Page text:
March 12th to the 18th is Brain Awareness Week.

Submitted by Shane on

Brain Awareness Week is an international campaign aimed at increasing public awareness of research related to the brain and central nervous system. It focuses the attention of participants on various fields of neuroscience.

The general purposes and directives of Brain Awareness Week are:

  • Inspiring the upcoming generation of scientists, particularly those interested in neurological pursuits.
  • Contributing to the general public’s knowledge and understanding of our basic brain functions.
  • Demonstrating the connection between supporting neurological research and benefiting public health.
  • Improving public health, in particular relating to neurological disorders.
  • Expanding awareness of neurological disorders.

Social Security Disability and the Brain

There are a number of neurological disorders which qualify for Social Security disability benefits. Speaking in the most general sense, any disability (including neurological/ brain-related disabilities) which causes a person to be unable to perform any kind of full time, gainful employment can potentially qualify a person for Social Security Disability benefits.

Both adults and children may qualify for Social Security Disability benefits based on neurological disorders. Benefits may be granted whether the disorder is genetic or the result of an injury.

Common brain/neurological conditions which often qualify for Social Security Disability benefits include:

  • Epilepsy
  • Brain tumors
  • Disorganization of motor function caused by a neurological disorder
  • Traumatic Brain Injury (TBI)
  • Parkinson’s Syndrome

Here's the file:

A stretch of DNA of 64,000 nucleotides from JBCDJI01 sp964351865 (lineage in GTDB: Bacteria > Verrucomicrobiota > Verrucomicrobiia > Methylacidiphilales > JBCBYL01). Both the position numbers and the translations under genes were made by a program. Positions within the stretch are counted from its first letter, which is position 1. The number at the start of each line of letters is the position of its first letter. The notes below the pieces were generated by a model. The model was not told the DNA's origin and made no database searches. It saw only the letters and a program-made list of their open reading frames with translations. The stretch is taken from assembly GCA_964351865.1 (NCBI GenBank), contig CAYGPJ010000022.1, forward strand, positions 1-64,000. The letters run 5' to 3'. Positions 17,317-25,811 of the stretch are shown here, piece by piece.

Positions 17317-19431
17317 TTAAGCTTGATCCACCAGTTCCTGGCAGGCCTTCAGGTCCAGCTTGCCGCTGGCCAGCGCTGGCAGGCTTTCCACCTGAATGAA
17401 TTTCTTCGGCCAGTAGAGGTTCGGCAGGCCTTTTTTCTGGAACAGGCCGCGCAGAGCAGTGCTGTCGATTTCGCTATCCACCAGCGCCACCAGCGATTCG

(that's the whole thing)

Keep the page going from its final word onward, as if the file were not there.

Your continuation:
• Cerebral Palsy
  • Multiple Sclerosis
  • Chronic degenerative brain syndrome
  • Cerebral trauma
  • Brain disorders which significantly hinder communicative abilities

As with other disabilities, the Social Security Administration looks at brain and neurological disorders in terms of how they affect your ability to perform meaningful work. If you or someone you represent has a brain or neurological disorder, the main considerations the Social Security Administration will consider when determining whether you qualify for Social Security Disability benefits include:

  • Whether your disability hinders you from doing all types of work which you have previously performed. The SSA will especially look at the past ten years to determine if there is any job you have done which you could still perform despite your disability.
  • Whether your disability would hinder you from being trained for other available employment. The SSA will consider your level of education in addition to the types of jobs you have performed previously in determining which types of employment you might reasonably be trained for.

If you believe yourself or someone you represent to be completely disabled due to a brain injury or other neurological disorder, it is critically important that you continue to receive and follow prescribed medical treatment. You should also consider contacting a Social Security Disability lawyer. A Social Security disability attorney can offer you legal advice regarding whether you are likely to qualify for disability benefits.

Helping Those with Brain Injuries or Neurological Disorders

If you know someone with a brain injury or neurological disorder who is not receiving Social Security disability benefits, talk to them about it. If their injury or disorder is severe enough to prohibit them from working, they may well qualify for benefits. Encourage them to speak with a Social Security disability lawyer to explore the possibility of claiming Social Security Disability benefits.

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